JMP tips to take better photos of your projects

Part 1: Time of Day - Exterior Photographs

Time of day is one of the most important considerations in architecture photography. Good light can make or break an image. You could always fall back on the ‘fix it in post (photoshop)’ mentality, but at the end of the day you cannot magically create good, directional light.

The availability of light (natural and introduced) is a crucial factor in the design process, and its importance should not been overlooked when taking project photos. It is the number one tool in my kit, and arguably more important than the camera or lens choice.

Clyde Quay Wharf - Athfield Architects

Clyde Quay Wharf - Athfield Architects

The best time of day to photograph architecture is a subjective decision and largely depends on the style of imagery you wish to create. That said, as a general rule most of my photography is shot at either end of the day. I usually prefer to shoot with the sun approx 20-45 degrees high in the sky, positioned at an angle to the elevation I am shooting to give my images a little bit of drama. This means that I am typically shooting exteriors at:

6am-8am, 9pm-10pm in summer
9am-11am, 3pm-5pm in winter

I often visit a site more than once so that I can shoot the various building elevations in the best possible light. This is the ideal scenario, but often I have constraints - time, budget, access etc and I need to make the most what is available.

The workflow I use for determining the ‘perfect’ light:

  • Look at the site plan and track the sun’s movements around the building.
  • Mark the plan with the features/angles I wish to shoot and the ideal and next best shooting times (always good to have a backup plan!)
  • Visit the site and compare my marked up plan with what I see: shadows, sun direction, strength and subtlety of light and building materials are all relevant. At this point I am also looking at the surrounding environment to ensure nothing is going to block the sun.
  • Review and update the plan and create a shot list with the final times.
  • Shoot!

An important thing to remember is that the human eye is a lot more sensitive to light than a camera, even a professional model. In practice, this means that a camera cannot see as much detail in the highlight or shadow areas of a scene. If you have identified the feature you wish to shoot and planned it using the method above you should not have any issues as the subject or building will be in direct sunlight

When using an automatic or partially automatic setting (including point-and-shoot cameras and Iphones), if you focus your camera on the subject and click it should expose the photo correctly. If you are taking photos when the subject/building is not in direct sunlight you may need to manually set the exposure and adjust the photo in post production to ensure it is looking its best. I will cover the basics of post-production later in this series. For more tips on using manual settings please watch the tutorials on the Canon website - they are fantastic!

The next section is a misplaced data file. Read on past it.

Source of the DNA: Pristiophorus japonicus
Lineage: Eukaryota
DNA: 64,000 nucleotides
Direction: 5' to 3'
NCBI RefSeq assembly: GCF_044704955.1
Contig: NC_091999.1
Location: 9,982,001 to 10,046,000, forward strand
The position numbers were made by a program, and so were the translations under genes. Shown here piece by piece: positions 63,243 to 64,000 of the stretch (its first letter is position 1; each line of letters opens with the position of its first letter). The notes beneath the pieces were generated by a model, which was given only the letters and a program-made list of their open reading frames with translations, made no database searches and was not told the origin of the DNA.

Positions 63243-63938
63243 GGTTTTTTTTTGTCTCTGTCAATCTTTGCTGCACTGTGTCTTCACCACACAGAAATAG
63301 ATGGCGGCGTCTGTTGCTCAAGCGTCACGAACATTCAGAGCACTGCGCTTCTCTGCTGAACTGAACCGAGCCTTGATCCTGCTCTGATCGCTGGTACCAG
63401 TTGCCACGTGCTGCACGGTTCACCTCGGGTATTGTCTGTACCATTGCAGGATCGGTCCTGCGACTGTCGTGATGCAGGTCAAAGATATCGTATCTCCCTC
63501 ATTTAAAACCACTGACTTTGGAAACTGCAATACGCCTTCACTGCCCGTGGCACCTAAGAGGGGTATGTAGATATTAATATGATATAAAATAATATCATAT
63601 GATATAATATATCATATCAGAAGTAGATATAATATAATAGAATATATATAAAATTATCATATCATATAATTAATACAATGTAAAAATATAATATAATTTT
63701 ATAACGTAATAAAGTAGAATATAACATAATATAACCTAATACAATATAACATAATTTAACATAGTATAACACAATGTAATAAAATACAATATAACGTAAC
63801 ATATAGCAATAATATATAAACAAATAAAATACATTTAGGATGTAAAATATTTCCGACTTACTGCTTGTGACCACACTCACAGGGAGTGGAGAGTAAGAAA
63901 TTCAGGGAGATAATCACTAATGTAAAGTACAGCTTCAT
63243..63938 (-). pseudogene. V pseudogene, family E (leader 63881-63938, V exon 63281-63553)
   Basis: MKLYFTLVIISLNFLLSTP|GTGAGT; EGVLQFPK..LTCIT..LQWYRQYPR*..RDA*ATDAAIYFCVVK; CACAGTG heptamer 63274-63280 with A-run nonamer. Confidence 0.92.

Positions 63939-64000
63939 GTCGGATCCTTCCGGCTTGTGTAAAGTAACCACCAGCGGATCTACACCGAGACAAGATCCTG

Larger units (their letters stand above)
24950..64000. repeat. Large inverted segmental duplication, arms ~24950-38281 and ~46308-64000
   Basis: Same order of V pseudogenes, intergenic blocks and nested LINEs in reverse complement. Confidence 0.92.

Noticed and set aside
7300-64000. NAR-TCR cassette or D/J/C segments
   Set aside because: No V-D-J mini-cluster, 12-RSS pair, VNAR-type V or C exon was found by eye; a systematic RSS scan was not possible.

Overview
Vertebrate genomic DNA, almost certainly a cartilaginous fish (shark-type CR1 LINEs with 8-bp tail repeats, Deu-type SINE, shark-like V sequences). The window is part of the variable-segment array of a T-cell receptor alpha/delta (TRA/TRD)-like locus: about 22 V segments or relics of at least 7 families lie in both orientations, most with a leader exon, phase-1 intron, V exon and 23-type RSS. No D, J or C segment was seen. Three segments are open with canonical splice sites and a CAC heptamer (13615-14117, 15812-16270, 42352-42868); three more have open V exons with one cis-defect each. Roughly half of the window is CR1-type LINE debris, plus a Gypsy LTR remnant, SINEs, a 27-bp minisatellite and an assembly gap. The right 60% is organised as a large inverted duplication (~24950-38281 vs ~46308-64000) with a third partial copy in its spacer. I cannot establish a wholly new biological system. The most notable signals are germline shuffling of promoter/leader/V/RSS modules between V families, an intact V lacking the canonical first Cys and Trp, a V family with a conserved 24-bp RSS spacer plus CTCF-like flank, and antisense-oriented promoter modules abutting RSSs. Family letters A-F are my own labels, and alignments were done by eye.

West Cost House, Waikato - Crosson Architects

West Cost House, Waikato - Crosson Architects

The most crucial thing to take away from all this is that in order to take good photos you need to have some basic understanding of light. If you take a photo of a building in shadow (like when you are shooting into the sun) it is probably not going to look any good. If you have the time, treat the sun as a tool and plan to have it in the perfect position. Get out there and just look at what is around you. One of my favourite things to do is to go running along the Wellington waterfront. During these ‘relaxing’ runs I am evaluating the surrounding environment. I am constantly surprised by how familiar buildings look at various times of the day. If there is a scene that looks particularly good, I pull it apart and ask myself, why does that look awesome, what is happening here and how can I recreate this moment or light on another shoot?

Good luck, and if you have any questions please get in touch! The topics I will cover in the rest of this series are set out below – keep an eye out for my next newsletter which will cover my recommendations for camera and lens selection.

  • Part 2: Camera settings
  • Part 3: Equipment: Camera, lens and Accessories.
  • Part 4: Time of Day: Interiors
  • Part 5: Site Preparation
  • Part 6: Composition
  • Part 7: Editing

Recent Work - Nelson College, Jerram Tocker Barron Architects

This was my first ever job in Nelson and the start of an epic week of shooting for JTB Architects. Schools are always tough environments to shoot, especially when they are in use. We split this shoot into two parts to ensure that we got a good mix of photos - during the day with students to show the function of the space and at dusk to highlight the design and form of the building.